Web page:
- Share this article on Facebook
- Share this article on Twitter
- Share this article on Email
- Show additional share options
- Share this article on Print
- Share this article on Comment
- Share this article on Whatsapp
- Share this article on Linkedin
- Share this article on Reddit
- Share this article on Pinit
- Share this article on Tumblr
Taking to Instagram on Wednesday, the actress — who portrayed Lucy in the Chronicles of Narnia films — revealed that when she was 18 she contracted necrotizing fasciitis, a “rare and punishing infection that nearly claimed my life and wrought havoc throughout my body.”
The infection led to the actress almost having to have her left hand and arm amputated. “In order to prevent the amputation of my left hand and arm I received grueling invasive surgery, and later extensive reconstruction surgery which resulted in a series of skin grafts and scars,” she wrote.
According to the Centers for Disease Control and Prevention, necrotizing fasciitis is “a rare bacterial infection that spreads quickly in the body and can cause death.” The infection can also “lead to sepsis, shock, and organ failure” and “result in life-long complications from loss of limbs or severe scarring due to surgically removing infected tissue.”
After the health scare, Henley said “it has taken me a long time to heal both physically and mentally” and that she always hoped to find the right time to share what happened. Henley also reflected on the lengths she went through to keep it secret from the public while working.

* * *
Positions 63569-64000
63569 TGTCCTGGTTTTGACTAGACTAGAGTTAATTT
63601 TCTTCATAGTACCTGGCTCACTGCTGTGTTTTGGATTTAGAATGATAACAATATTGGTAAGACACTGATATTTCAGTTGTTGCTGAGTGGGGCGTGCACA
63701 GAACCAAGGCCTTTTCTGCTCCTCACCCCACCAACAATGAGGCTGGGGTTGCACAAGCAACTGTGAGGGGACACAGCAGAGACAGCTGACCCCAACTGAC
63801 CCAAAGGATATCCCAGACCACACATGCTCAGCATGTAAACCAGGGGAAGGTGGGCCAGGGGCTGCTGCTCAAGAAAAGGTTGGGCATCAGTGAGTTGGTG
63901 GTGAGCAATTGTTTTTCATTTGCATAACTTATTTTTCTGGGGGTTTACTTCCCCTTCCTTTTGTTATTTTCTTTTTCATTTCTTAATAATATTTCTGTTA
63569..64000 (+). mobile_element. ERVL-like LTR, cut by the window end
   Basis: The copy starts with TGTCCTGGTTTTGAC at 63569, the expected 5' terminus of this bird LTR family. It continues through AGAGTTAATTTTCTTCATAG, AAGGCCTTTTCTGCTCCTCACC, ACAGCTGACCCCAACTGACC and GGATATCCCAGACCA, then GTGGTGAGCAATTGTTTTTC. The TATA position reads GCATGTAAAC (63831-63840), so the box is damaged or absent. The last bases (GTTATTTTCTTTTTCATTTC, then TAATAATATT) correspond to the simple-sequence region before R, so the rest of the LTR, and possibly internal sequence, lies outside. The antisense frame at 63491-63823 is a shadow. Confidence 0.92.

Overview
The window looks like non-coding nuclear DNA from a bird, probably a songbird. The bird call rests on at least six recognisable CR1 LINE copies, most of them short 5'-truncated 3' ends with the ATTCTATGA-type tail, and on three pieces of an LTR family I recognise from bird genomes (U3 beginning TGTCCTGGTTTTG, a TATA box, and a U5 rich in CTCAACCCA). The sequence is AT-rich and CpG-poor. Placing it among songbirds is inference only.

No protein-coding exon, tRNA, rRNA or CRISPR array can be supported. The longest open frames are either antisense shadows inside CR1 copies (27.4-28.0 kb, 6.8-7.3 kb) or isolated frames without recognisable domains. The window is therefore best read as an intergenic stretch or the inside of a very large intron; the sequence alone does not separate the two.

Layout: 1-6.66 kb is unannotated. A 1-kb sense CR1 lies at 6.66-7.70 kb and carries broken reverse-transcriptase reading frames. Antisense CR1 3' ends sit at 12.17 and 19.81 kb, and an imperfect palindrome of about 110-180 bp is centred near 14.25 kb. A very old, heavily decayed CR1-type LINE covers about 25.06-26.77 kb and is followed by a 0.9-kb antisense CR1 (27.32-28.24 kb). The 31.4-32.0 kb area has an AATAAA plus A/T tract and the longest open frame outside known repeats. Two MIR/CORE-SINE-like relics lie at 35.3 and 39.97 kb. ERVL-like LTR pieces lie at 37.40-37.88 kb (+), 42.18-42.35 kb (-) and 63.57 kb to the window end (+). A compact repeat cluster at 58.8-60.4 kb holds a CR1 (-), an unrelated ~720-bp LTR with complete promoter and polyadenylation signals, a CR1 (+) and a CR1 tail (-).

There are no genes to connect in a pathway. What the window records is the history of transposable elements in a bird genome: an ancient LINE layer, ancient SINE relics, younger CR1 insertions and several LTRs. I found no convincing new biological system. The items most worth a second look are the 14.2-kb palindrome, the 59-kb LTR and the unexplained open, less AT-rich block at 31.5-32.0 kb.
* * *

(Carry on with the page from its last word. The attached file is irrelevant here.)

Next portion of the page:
“For the last nine years I have been open about my scars in my personal life, but have hidden them entirely in any professional context: wearing bandages or coverings, makeup on set and stage, long sleeves whenever I might be photographed, trousers so I could put my hand in a pocket,” she revealed, adding that because the industry “often focuses on a very narrow idea of what is deemed aesthetic ‘perfection,'” she was “worried that my scars would prevent me from getting work.”
“The truth is there is no such thing as ‘perfection,’ but I have still lived with the shame of feeling different, exacerbated by the expectations that came with beginning my career at a young age,” she said.
Henley emphasized that her “scars are not something to be ashamed of,” but rather “they are a map of the pain my body has endured, and most importantly a reminder of my survival. They do not affect my capacity as an actor, and I’m proud to be a person who has visible scars in this industry.”
Henley went on to thank the medical professionals for their “exceptional care,” her loved ones for “their enduring love and support throughout the hardest of times” and her agents and those “who have employed me in the last nine years, who never saw my scars as a problem and respected who I was as a person and actor.”
“I’m sure I will talk more about my experiences in the future but today I am simply happy to feel, for the first time in a very long time, finally free,” she said, sharing a photograph of herself with her scars on display.
Sign up for THR news straight to your inbox every day